Japan - Journal
 
 
Japan
 [1] Friday, April 27th
 

Our Titan holiday (“The Essence of Japan”) was initially booked through Andara Travel in June 2017. Although we have therefore been looking forward to our first visit to Japan for some considerable time, our thoughts recently have been more concentrated on our trip to Russia in July. The political climate between Russia and the rest of the world has deteriorated since a nerve agent poisoning incident in Salisbury in March, and one of the repercussions has been the lengthening of time required to issue visas - but we have managed to obtain our visas (and the return of our passports) in plenty of time for our departure to Japan today. 

We are up at 3am with the Titan taxi due at 5:50am. Instead of the usual Titan vehicle, a local taxi arrives just after the appointed time. The driver is a lady who lives in Olton and who talks continuously on the short journey to Birmingham Airport. Our arrangements with this particular Titan holiday are slightly different to our previous trips with this company - we are flying to Japan a day ahead of the scheduled group departure, and we have chosen to fly from Birmingham rather than the principal airport at Heathrow. It is a dull, damp morning as we make the short drive to Birmingham Airport for our initial KLM flight to Amsterdam. 

After being dropped-off in the expensive car park near to the terminals, we make our way to check-in area 117. Flight KL1422 is not due to depart until 9:15am, but as we are travelling Business Class, we have access to the airport’s Aspire Lounge prior to departure. We are also able to have fast track passage through security, and are personally escorted past the long queues. In the Aspire Lounge we are able to have a breakfast of fruit, muesli, and coffee, but are surprised to find that the lounge does not have its own toilets. We pass the time in the comfortable lounge with the Daily Telegraph and its crossword. 

Departure is from Gate 48 and we are again able to bypass the queue of passengers waiting to enter the gate’s departure area. Here, we are shepherded to a separate section where a man going to Detroit via Amsterdam gives Jeanette his seat. On board the Boeing 737-800 (Avocet) we are seated in the third, and last, row of Business Class, sharing three seats between us on the right-hand side of the aircraft. As today is “King’s Day”, celebrating the birthday of the King of The Netherlands, all passengers are given orange sunglasses to wear and the crew take photographs.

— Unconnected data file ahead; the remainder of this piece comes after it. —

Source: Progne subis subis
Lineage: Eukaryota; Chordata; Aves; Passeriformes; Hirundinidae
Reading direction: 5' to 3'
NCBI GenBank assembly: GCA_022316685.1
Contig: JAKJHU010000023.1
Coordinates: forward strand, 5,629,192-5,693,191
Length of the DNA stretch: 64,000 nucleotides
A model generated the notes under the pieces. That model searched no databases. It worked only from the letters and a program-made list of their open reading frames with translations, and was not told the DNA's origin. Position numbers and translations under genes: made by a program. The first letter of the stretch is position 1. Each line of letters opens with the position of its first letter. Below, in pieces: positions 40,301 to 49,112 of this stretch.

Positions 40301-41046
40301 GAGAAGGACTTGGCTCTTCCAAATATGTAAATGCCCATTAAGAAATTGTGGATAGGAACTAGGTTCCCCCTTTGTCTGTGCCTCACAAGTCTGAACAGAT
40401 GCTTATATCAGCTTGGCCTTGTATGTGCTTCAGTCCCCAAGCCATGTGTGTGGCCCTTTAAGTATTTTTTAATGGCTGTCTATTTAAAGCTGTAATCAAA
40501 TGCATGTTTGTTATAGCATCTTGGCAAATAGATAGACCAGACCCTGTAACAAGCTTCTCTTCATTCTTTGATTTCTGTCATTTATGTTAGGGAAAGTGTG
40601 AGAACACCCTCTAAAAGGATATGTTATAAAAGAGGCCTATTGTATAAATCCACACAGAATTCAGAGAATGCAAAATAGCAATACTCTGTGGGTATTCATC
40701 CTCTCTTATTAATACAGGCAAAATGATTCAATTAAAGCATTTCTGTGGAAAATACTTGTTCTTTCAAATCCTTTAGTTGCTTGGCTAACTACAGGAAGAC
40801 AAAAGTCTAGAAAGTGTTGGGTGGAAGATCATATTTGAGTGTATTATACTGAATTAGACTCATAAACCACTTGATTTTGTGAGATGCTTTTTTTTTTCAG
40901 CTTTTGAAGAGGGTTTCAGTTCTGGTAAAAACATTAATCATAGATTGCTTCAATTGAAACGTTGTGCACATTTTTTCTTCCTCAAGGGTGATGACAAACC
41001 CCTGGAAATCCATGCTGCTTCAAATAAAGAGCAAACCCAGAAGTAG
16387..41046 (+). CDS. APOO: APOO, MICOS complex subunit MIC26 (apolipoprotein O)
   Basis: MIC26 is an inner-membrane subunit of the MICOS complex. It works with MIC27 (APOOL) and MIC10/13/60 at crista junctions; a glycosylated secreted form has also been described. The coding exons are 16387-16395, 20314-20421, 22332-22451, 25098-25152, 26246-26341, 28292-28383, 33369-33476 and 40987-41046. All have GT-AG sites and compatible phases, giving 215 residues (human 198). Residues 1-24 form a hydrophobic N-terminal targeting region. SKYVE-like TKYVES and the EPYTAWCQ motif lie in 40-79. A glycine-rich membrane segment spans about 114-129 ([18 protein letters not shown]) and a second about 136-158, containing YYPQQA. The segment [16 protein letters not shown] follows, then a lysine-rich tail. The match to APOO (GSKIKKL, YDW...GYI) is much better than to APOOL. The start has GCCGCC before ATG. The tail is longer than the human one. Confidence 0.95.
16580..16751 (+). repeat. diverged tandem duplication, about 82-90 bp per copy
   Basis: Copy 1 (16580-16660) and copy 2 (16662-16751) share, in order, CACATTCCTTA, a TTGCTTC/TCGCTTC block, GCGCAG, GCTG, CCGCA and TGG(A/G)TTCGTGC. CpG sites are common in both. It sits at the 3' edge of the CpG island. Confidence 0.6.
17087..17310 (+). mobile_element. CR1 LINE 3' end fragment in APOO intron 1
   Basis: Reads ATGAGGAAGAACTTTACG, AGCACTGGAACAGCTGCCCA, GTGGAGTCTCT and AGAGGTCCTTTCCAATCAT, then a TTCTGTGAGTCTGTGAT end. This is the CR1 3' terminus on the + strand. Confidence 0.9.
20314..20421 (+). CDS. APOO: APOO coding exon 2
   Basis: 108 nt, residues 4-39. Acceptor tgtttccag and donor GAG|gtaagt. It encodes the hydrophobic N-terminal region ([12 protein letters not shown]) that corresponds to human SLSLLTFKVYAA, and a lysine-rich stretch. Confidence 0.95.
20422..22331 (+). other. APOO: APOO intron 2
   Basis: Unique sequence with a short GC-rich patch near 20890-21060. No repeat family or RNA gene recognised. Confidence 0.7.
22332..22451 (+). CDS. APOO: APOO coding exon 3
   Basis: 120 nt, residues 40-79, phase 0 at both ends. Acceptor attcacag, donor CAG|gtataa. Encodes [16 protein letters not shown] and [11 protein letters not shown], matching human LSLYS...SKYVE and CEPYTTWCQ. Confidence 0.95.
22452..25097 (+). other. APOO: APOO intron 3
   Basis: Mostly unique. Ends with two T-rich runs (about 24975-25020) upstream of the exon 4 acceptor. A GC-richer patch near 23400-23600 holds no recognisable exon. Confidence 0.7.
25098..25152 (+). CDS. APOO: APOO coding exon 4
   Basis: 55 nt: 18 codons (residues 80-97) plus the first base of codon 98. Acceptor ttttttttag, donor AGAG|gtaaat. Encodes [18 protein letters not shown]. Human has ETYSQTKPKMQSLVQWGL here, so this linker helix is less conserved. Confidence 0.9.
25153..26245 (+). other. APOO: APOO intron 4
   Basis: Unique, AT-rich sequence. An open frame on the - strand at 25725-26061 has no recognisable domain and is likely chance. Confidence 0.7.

The aircraft backs-off at 9:15am and takes-off at 9:25am. During the short flight, a pleasant breakfast including salmon with cream cheese, and warm buns and croissants is served. There are good views over The Netherlands as we approach Amsterdam including colourful tulip fields. We land at 11:10am after a flight of 45-minutes; the aircraft has a long taxi to Gate D41. We then have a long walk to the huge Crown Lounge that is reserved for Business Class passengers. Here, the available snacks include items appropriate to “King’s Day” including profiteroles with a topping of orange icing. 

Our flight to Tokyo’s Narita Airport will be by Boeing 777-300 named Darien National Park. Flight KL861 is due to depart at 2:40pm and our seats are 4D and 4G. Gate E22 is a 12-minute walk through this vast airport. Business Class consists of five rows at the front of the aircraft and, with a rather nice touch, has access via a separate tunnel on the air bridge. The five rows are in a 2-2-2 format with our seats in the centre section. We chat to one of the pilots and the senior steward before we are served Bucks Fizz with nuts and cheese. The aircraft backs-off at 2:55pm and takes-off at 3:11pm - the flight is due to take almost 11-hours, but we are seated very comfortably in the spacious pods that will convert to fully flat beds. 

Lunch is served after departure. David has the smoked beef Carpaccio starter followed by a vegetarian dish (“Beluga lentils à la Beate”) that was a recent award winner in a KLM cooking contest, and fresh forest fruit. The meals are cooked and prepared to order and it transpires that the chef in the galley is the creator of the award winning dish. Jeanette is not keen on the menu choices but is able to specify an individual selection of a green salad, warm apple tarte tatin, and a very large bowl of the fresh forest fruits. All our food is served impeccably by the extremely pleasant staff, and is accomplished by glasses of Sauvignon Blanc.